Albus Dumbledore liked to think that he was a smart man. In fact, he knew that he was fairly intelligent, above average even. But sometimes, he forgot how young children could be.

As a Legilimens, he could brush against their minds without their noticing. He knew from the feel of them how far he could push without breaking them. The problem was the damage. He often didn't take into account the damage the pushing could cause.

Shaking, Dumbledore picked up his drink with his damaged hand. He would have to get used to it before term commenced, for appearances. He was entirely without sensation in his fingers, though the dark withered look of it extended almost to his elbow. He'd decided to keep it hidden, no need to frighten them unnecessarily, but otherwise he wouldn't concede to it. He would pretend it didn't bother him. He could move the fingers well enough; he just had to watch what they were doing.

The hand—that stupidness with the ring—had been the start of it. His biggest mistake in many years. (But also a blessing; it would make things easier for Severus, probably.) He had had to recalculate. The girl was brilliant and resilient, but he had forgotten how brutal those first lessons often were.

Severus was searching for a word. He couldn't seem to find the right one.

Amazed. Appalled. Guilty. Surprised. Terrified.

He poured himself another drink, looking at the Patronus, his Patronus. It wasn't doing anything, just standing there on his rug waiting for instruction.

For as long as he could remember, his Patronus had been a doe. A beautiful thing, lean legs and huge eyes. It had been Lily. It had represented the love he had for her, the longing, the pledge he had made when she died. And his guilt, too. There was always guilt tied up in any thought of Lily.

Now, looking at his Patronus, he couldn't pinpoint the moment it had happened, the moment things had changed, and it alarmed him. He knew it had happened, though. The evidence was right there on the carpet.

At some point since he'd last had occasion to cast his Patronus, he'd stopped loving Lily.

No, that wasn't it. He'd stopped loving her, actively loving her, a long time ago. Before her son even arrived at Hogwarts. It had started when he'd realized he had a closer friendship with Minerva McGonagall than he'd ever had with Lily. A competitive, bickering relationship as Heads of House; a cooperative relationship with their association with the Order; and, every once in awhile when the students weren't being abominable, a simple friendship that involved sharing articles from trade journals and mocking Sybil Trelawney.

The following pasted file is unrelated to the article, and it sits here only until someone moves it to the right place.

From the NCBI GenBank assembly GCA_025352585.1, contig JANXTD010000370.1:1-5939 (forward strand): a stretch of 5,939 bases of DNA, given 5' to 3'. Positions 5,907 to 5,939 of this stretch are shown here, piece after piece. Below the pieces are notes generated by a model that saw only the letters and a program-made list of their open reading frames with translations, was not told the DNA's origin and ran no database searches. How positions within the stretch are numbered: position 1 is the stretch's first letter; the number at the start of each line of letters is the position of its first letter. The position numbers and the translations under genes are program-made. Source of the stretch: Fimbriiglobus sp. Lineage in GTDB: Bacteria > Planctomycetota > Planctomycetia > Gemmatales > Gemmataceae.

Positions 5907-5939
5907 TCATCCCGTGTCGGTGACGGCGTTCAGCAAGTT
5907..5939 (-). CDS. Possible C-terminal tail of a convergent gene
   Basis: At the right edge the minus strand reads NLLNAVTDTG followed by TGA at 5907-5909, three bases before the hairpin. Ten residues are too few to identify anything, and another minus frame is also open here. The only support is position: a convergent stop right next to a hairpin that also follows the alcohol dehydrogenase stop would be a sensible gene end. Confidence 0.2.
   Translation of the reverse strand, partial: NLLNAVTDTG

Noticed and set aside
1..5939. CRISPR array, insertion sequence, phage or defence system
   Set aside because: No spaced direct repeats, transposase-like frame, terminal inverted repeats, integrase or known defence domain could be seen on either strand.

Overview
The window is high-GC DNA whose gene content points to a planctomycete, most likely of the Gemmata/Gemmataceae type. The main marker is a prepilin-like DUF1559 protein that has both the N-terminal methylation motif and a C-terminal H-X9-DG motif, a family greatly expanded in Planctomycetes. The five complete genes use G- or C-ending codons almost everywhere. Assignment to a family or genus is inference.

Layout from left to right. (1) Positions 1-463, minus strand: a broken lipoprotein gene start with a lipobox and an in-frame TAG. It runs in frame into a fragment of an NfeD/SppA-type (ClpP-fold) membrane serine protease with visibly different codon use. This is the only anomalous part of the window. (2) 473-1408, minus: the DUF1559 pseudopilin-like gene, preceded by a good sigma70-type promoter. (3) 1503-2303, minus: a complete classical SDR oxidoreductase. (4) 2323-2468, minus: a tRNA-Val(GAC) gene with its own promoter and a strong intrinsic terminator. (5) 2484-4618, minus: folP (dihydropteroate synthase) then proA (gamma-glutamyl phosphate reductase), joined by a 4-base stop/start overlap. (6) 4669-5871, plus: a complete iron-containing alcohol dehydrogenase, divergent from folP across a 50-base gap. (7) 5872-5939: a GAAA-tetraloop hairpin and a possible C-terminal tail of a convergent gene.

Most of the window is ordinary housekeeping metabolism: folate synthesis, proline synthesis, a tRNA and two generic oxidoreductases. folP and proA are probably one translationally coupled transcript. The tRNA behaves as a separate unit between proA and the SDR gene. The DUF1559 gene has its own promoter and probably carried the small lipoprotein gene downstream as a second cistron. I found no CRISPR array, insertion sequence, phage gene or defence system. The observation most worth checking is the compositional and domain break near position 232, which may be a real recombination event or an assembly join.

Alcohol wasn't one of his usual vices, considering his experiences with the effects of drink at the hands of his pathetic excuse for a father. He usually favored recreational potions. This particular evening was a night for whiskey, though. Ogden's Finest. A bottle from one of the many Defense teachers that had passed through the halls of Hogwarts over the years, a Christmas gift for a colleague they didn't know.

He'd been in love with Lily; that was the truth. But she hadn't been in love with him. She'd been his only friend, and he'd held her close to his heart. She had made friends easily, and she'd been too polite to drop him entirely without an excuse. Then she'd had her excuse, and then it had just been him yearning for her. And then him guilty about overhearing the prophecy, him guilty about not being able to prevent her death no matter how hard he'd tried.

So he'd hung onto her memory. He'd held onto what he thought was love for her. He'd let his guilt torture him, let Dumbledore jerk him around by that guilt like a leash.

And then he'd realized he wasn't doing anything for Lily anymore. He'd realized, when Dumbledore had asked something difficult of him, using veiled references to Lily's memory as incentive, that he was rolling his eyes (internally, of course) and doing it anyway. He would obey because it was the right thing to do, because the Dark Lord was mad as a hatter and bent on genocide.

But it really hit home when he'd been thinking of Lily, the way she'd changed in his thoughts, and he'd cast his Patronus on a whim, and it hadn't been a doe. It was a fox. A mangy thing, one ear tattered and a hunted look in its eyes.

AN: Hello all, and welcome to the longest story I've ever written. It's currently over 230,000 words, and I'm still writing. I've finished editing the beginning, though, so I thought I'd start posting as incentive to get myself to finish up. (I'm aiming to update twice a week, FYI.)

This is HGSS. This is a marathon, not a sprint. This is the standard action/adventure/drama you expect from Harry Potter. There's also time travel, and more smut than I've ever written before, and a bit of gore, and made-up medical advice for wizard-folk, and family stuff, and spy stuff, and angst, and then some more time travel to round it all out.


— M